How does America is not the Heart’s relationship to the idea of ‘family’ play into those stories? 

There are a handful of genres that are usually spoken about dismissively, as if they occupy some lower rung of the artistic echelon: the family epic, the immigrant saga, the domestic novel, the romance. No surprises that these genres are often written by and about people in some of our most marginalised communities; no surprise that they’re also often genres, especially the latter two, that centre people who identify as women. It’s always funny to me how quick literary discourse is to absorb certain genres into critical discourse – works of science fiction and fantasy adopted for their larger metaphors around dystopia, state brutality, marginalisation, etc. Or even in AINTH, the parts of the books that often get politicised tend to be the episodes of what we might call legible historical weightiness, things like dictatorship, the NPA, the American genocides in the Philippines at the turn of the century, all of which are of course at the core of how we think about both Philippine and American statecraft, but they’re also not the only sites for thinking through characters as political animals as much as emotional, historical, social.

I often think of both love stories and family dramas as being the sites for some our most urgent and radical political dramas – and yet we don’t offer confer that kind of critical analysis or legitimacy on those types of stories. But why not think through the ways in which a queer undocumented woman meets another queer working-class immigrant woman and gets introduced to romantic manga? What might she think of those stories? Why not think through the ways in which a bi woman who’s been disowned by her parents would have to learn how to be a decent family member to a younger cousin; what the love of extended family members might mean to someone with as fraught a relationship with family as Hero?

One of the things I always say is that for me, I’m not interested in the portrayals of trauma that function as portraits, rather than landscapes. Which is to say, one person in the story has trauma, and everyone else is a handmaiden to that trauma, in the classical sense of literary tragedy. That’s just fundamentally not how I grew up – everyone in my family and extended community had their baggage. And I think that’s how I necessarily come to write love and family and queerness: that people live at the vectors of all these parts of their lives, and all those parts inform the whole. To write about a bi woman, who is also undocumented, who is also living in political exile and has lingering disability from her time in a prison camp, who also has to show up and be responsible for a younger cousin, who also has to be there for a new girlfriend, who has been disowned by her parents, who has to have an adult reckoning with a relative she loved in childhood – who has to be a person in the world, in other words. I think it’s particularly vital to think through those vectors – love, family, queerness – when you’re writing about this kind of community embeddedness, because I’m also, fundamentally, writing about queer suburban people. In my burgeoning youth as a bi kid of colour, I read and loved a lot of queer fiction that mostly centered suburban flight: that you had to leave the town, the community, in order to be fully realised as a queer person. It’s a flight I know well in my life and have huge, abiding love for: but I also know it’s not the end-all be-all of queer stories.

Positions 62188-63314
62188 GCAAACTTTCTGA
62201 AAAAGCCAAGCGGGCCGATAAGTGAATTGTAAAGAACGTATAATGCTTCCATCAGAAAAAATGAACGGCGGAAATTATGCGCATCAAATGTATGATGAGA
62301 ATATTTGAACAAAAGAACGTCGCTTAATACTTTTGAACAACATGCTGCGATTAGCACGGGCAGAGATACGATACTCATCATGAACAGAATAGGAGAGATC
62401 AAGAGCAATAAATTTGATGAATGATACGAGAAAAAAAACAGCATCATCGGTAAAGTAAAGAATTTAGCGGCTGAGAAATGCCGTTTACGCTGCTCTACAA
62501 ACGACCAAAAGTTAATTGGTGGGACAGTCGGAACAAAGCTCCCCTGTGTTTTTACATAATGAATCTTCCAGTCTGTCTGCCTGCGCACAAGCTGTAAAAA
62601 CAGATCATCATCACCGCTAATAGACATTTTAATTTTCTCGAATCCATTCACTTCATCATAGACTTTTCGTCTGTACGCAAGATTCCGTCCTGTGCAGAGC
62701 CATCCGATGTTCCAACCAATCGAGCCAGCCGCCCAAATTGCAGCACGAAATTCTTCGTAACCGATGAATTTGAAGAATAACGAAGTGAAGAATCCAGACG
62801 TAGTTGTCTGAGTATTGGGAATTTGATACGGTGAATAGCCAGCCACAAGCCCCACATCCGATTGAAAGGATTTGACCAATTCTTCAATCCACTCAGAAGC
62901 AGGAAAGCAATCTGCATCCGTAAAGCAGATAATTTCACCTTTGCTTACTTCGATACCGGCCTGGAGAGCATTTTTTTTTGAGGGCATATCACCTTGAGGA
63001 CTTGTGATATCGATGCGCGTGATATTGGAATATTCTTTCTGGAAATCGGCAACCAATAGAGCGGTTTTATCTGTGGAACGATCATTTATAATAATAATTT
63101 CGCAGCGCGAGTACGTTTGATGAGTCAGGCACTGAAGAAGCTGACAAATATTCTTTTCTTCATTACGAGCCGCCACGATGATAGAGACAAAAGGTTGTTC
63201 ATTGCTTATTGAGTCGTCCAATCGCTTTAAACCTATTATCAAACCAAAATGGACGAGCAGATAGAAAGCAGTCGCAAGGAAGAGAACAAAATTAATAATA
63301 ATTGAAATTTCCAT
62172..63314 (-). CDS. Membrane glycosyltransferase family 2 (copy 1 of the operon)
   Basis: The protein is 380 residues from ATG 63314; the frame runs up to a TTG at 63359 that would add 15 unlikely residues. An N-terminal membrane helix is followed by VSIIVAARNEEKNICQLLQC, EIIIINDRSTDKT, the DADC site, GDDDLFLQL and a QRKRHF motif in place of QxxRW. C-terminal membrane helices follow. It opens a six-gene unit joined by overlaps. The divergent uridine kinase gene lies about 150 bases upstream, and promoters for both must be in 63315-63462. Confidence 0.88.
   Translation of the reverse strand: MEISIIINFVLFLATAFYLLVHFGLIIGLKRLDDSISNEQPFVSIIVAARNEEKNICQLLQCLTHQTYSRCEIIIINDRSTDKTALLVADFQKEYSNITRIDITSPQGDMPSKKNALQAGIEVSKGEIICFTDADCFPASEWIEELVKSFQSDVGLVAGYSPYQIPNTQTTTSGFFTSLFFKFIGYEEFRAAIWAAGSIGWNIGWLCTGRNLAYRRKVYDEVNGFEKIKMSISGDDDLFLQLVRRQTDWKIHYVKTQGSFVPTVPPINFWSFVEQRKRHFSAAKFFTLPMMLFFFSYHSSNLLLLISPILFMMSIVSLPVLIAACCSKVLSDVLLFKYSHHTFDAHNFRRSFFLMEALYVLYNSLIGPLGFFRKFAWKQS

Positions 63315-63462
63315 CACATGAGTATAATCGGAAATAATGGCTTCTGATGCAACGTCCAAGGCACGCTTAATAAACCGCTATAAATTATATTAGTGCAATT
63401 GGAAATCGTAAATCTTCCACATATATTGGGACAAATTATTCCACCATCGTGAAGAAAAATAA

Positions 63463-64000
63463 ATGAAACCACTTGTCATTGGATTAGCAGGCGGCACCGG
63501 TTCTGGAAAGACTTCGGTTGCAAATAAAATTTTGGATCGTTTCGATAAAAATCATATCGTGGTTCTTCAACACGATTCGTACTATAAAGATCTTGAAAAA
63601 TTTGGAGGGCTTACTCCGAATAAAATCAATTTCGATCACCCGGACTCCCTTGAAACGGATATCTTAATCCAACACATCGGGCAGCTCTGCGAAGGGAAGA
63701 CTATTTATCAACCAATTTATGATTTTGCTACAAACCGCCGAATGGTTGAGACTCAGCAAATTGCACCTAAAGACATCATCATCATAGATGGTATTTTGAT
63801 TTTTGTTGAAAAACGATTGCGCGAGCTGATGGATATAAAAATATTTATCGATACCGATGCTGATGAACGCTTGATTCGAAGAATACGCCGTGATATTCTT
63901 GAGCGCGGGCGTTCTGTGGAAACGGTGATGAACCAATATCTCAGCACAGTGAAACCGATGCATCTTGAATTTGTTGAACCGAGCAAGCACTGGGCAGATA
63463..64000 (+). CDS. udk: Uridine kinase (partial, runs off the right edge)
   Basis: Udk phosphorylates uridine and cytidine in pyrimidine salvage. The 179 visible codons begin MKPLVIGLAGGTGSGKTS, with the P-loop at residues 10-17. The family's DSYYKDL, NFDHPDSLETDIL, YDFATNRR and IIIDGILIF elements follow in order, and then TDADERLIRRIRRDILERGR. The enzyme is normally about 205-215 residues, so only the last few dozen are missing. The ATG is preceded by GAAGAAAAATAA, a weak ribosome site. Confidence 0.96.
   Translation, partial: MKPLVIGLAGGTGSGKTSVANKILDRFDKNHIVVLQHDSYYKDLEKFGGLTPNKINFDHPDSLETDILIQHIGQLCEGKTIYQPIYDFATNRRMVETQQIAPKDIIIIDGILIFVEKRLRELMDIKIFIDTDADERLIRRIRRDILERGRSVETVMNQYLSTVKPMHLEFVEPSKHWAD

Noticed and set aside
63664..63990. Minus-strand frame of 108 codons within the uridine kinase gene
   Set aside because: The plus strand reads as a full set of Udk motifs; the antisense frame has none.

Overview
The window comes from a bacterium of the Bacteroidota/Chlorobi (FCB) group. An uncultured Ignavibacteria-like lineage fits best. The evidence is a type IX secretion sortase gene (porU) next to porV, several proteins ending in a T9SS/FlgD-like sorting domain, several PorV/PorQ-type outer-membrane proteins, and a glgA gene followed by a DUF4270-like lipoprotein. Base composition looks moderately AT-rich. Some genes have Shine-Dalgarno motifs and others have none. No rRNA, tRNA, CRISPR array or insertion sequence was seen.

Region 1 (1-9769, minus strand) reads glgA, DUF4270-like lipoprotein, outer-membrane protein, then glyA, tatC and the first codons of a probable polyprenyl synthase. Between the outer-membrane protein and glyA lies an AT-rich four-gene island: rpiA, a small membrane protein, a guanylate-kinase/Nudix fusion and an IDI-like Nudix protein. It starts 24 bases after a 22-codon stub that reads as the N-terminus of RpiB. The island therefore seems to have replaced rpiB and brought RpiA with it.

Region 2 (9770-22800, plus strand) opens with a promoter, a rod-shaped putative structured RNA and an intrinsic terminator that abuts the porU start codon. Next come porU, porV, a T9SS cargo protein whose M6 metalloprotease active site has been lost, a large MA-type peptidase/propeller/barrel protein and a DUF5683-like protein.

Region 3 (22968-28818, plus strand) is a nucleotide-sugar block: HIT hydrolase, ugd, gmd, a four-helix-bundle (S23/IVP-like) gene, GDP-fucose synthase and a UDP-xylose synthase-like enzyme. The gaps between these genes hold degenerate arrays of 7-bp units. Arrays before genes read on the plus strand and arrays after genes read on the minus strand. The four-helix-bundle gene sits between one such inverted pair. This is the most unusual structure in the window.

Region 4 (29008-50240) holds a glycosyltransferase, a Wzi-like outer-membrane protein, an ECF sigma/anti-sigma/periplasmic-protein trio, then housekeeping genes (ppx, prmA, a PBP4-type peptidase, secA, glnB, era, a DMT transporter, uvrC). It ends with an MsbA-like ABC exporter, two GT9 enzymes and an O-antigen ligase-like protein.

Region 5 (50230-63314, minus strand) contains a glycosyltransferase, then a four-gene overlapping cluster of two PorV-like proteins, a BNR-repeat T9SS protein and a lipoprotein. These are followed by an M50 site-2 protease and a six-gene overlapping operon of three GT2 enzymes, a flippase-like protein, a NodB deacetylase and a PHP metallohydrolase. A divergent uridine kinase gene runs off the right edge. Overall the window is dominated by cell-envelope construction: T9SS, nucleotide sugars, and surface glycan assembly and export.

Especially when you’re writing about someone like Hero, for whom the family is at once a source of absolute abandonment (her own parents) and profound life-saving refuge (her uncle Pol and his family, whom she comes to live with in Milpitas). It’s not as easy to cut ties with family or community when, in a purely practical sense – Hero has no papers – her survival is also dependent on the kindness and material aid of certain family members, the larger consequences of which she has to eventually reckon with. Certainly that was true of my own family; when you don’t have the larger support system of a functioning social welfare state, the people that help you make rent, pay for hospital bills, post bail, are usually your family members.

The relationships in the novel felt cautious and tentative – perhaps especially the relationship between Hero and Rosalyn. I felt that becoming a big sister to Roni was the push Hero needed to overcome some of her caution.

That Roni might be the one who pushes Hero out of her caution around Rosalyn is also part of that idea: that the love story in the book isn’t singular, isn’t just about one woman falling love with another (though of course it’s hugely about that), but also ultimately about things like: how do we even learn to be tender? When do we step up to care for other people, particularly when we’ve been through so much shit ourselves? What does it mean to come through for someone else? I think the reluctance you’re picking up on in Hero has so much to do with a larger reluctance that is probably the book’s real subject, one which most of us will have to encounter in our lives: how searingly difficult it is to be loved and known; to love and know others. And yet how absolutely, earth-shatteringly transformative; how plain; how like nothing else in the fucking world. That goes for our lovers, our friends, our family members.